The message of the Bible is that you are sinners redeemed by grace. If you are stressed to the point of panic attacks, cannot handle you porn addiction, and cannot control your body weight, the Bible is for you. Dive into it, find a biblical counselor or a godly pastor, and you will see that there is a way of escape. God rescues his people.

Your ultimate problem and my ultimate problem when I think life is hopeless is our theology. The divine script is not wrong. We simply misread the text with our modern, sinful eyes.

To overcome our stress, worries, and depressions, we need to dive into God’s script. As Paul told the Corinthians,

Now these things happened to them as an example, but they were written down for our instruction, on whom the end of the ages has come – 1 Corinthians 10:11.

We like the New Testament believers live in the last age. Living in the last age does not imply the Bible is outdated. Rather, Paul says the Bible is full. We have all the stories of the Old and New Testament precisely because they are relevant to our lives today. The show us how to repent of sinful idols and how to refocus on Christ. The Scriptures are never more, relevant, important, and helpful than now.

All those fake smiles in our church by the power of Christ could one day be real and meaningful.

If you have more questions about how the Bible applies to your life or about how you or your church could start practicing the disciplines of grace, please reach out to me. I would love to help.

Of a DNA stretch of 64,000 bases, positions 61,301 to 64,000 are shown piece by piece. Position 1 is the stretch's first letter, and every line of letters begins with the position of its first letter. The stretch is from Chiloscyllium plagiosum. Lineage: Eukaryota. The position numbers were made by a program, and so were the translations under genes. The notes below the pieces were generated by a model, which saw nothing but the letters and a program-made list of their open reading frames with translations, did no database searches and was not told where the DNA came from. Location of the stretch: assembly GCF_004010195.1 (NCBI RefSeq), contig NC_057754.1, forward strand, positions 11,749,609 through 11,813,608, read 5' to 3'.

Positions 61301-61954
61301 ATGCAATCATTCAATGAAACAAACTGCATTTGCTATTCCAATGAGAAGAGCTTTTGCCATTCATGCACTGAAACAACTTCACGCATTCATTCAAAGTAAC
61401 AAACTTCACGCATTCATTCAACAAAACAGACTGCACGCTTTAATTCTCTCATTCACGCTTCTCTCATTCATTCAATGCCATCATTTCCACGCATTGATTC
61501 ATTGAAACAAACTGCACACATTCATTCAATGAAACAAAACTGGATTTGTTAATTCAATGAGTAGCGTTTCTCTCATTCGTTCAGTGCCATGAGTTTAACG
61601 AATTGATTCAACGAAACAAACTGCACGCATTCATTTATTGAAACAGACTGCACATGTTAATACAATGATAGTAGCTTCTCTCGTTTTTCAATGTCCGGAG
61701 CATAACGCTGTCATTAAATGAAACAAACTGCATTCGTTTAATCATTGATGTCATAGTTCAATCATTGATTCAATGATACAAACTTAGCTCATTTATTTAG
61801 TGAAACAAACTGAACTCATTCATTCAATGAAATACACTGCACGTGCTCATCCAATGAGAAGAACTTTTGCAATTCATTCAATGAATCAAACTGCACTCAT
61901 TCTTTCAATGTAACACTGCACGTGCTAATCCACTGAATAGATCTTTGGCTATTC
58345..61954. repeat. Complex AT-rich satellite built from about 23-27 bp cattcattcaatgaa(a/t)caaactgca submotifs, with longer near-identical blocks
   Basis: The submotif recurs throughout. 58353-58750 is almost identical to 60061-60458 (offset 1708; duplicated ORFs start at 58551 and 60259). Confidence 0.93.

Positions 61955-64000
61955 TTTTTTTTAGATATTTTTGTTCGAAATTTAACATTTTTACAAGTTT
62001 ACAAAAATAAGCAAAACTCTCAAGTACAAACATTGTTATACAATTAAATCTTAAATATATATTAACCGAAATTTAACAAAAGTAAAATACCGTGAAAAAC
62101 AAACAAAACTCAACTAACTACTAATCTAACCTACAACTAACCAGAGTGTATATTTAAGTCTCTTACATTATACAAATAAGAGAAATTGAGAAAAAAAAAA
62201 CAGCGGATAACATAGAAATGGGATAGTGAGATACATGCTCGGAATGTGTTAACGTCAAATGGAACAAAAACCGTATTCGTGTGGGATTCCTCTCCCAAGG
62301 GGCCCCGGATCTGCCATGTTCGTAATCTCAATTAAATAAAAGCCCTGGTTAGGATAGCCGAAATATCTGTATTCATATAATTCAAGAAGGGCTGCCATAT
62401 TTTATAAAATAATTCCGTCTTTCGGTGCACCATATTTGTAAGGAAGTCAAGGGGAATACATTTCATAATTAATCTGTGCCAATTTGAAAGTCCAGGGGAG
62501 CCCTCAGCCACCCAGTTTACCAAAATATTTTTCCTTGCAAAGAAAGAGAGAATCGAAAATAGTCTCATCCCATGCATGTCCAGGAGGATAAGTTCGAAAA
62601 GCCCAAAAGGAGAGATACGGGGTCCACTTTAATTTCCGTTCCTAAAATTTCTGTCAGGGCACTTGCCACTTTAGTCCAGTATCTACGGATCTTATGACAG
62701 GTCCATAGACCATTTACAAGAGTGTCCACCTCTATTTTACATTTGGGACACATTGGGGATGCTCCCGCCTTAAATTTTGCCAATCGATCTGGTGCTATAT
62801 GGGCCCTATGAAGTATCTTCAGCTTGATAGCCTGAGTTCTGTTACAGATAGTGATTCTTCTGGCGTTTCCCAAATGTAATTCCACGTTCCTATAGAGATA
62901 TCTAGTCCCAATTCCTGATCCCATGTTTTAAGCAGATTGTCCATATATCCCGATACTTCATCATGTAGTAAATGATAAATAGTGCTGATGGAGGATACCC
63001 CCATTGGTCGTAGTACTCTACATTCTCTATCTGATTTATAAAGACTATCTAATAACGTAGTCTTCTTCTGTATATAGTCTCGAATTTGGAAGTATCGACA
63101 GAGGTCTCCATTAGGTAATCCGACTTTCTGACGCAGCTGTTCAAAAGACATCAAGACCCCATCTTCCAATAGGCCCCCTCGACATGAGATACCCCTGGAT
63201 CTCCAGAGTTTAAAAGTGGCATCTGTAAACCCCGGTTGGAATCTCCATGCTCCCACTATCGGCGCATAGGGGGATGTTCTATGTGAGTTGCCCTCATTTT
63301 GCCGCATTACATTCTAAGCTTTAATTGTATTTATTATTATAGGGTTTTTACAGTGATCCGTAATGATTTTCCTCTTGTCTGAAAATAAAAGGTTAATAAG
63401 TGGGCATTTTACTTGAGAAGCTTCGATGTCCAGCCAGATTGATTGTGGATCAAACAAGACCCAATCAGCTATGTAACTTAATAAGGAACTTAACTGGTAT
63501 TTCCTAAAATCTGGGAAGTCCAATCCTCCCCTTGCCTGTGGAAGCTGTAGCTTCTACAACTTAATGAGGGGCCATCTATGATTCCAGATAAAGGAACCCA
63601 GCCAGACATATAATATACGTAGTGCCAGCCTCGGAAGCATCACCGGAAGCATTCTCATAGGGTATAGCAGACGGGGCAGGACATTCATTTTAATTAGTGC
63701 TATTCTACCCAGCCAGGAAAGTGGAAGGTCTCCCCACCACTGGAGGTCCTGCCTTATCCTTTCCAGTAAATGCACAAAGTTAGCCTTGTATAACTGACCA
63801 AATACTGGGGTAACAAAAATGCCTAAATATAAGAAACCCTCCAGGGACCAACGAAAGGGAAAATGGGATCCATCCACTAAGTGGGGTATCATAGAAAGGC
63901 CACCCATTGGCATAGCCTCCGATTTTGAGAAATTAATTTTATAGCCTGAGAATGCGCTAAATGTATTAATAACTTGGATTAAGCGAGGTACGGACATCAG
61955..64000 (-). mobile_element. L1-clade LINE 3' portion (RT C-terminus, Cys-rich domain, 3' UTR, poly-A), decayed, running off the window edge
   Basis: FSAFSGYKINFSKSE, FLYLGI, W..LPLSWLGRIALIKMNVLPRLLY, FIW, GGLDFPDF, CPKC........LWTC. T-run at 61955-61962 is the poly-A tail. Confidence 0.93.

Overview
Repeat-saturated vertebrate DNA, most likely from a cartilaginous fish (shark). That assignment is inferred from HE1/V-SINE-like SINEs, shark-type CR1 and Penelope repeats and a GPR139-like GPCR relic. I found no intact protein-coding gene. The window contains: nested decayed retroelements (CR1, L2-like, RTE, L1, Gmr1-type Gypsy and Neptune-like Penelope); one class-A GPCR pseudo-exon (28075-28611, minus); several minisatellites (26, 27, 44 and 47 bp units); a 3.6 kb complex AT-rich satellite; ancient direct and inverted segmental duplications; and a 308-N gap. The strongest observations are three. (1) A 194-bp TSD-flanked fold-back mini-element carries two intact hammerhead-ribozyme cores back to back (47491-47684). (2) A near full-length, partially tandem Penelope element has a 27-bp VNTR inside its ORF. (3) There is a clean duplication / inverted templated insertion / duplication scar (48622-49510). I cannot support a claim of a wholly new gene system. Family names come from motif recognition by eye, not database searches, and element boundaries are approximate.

The One Thing Leaders Can Learn From Joshua

Joshua-leaderJoshua was quite the leader. Joshua is known for his amazing courage, for his ingenuity in conquering Jericho, and for his famous farewell charge. While these are all important moments in Joshua life that helped define him as a leader, they were not ‘the’ defining moment of his leadership career. The defining moment, that brief period during which people final saw him as, “the guy,” happened in Joshua chapter 4.

The author of the sacred Scripture reports,

And when all the people had finished passing over, the ark of the Lord and the priests passed over before the people. The sons of Reuben and the sons of Gad and the half-tribe of Manasseh passed over armed before the people of Israel, as Moses had told them. About 40,000 ready for War passed over before the Lord for battle, to the plains of Jericho. On that day the Lord exalted Joshua in the sight of all Israel, and they stood in awe of him just as they had stood in awe of Moses, all the days of his life. (Joshua 4:11-14).

The moment at which signified that the torch had passed from Moses happened as the people of Israel crossed the Jordan River. The forty years of wandering in the wilderness was at an end. Moses had died. The era of promise and new leadership had begun.

But the people of Israel still faced a massive problem. Before they could claim their promise land and start capturing cities, they needed to cross the Jordan River. According to text, the Israelites hit the Jordan sometime during the months of March and April, flood season. Joshua 3:15 says “now the Jordan overflows all its banks throughout the time of harvest.” The Jordan River which could reach lows of four feet was probably running around thirteen deep.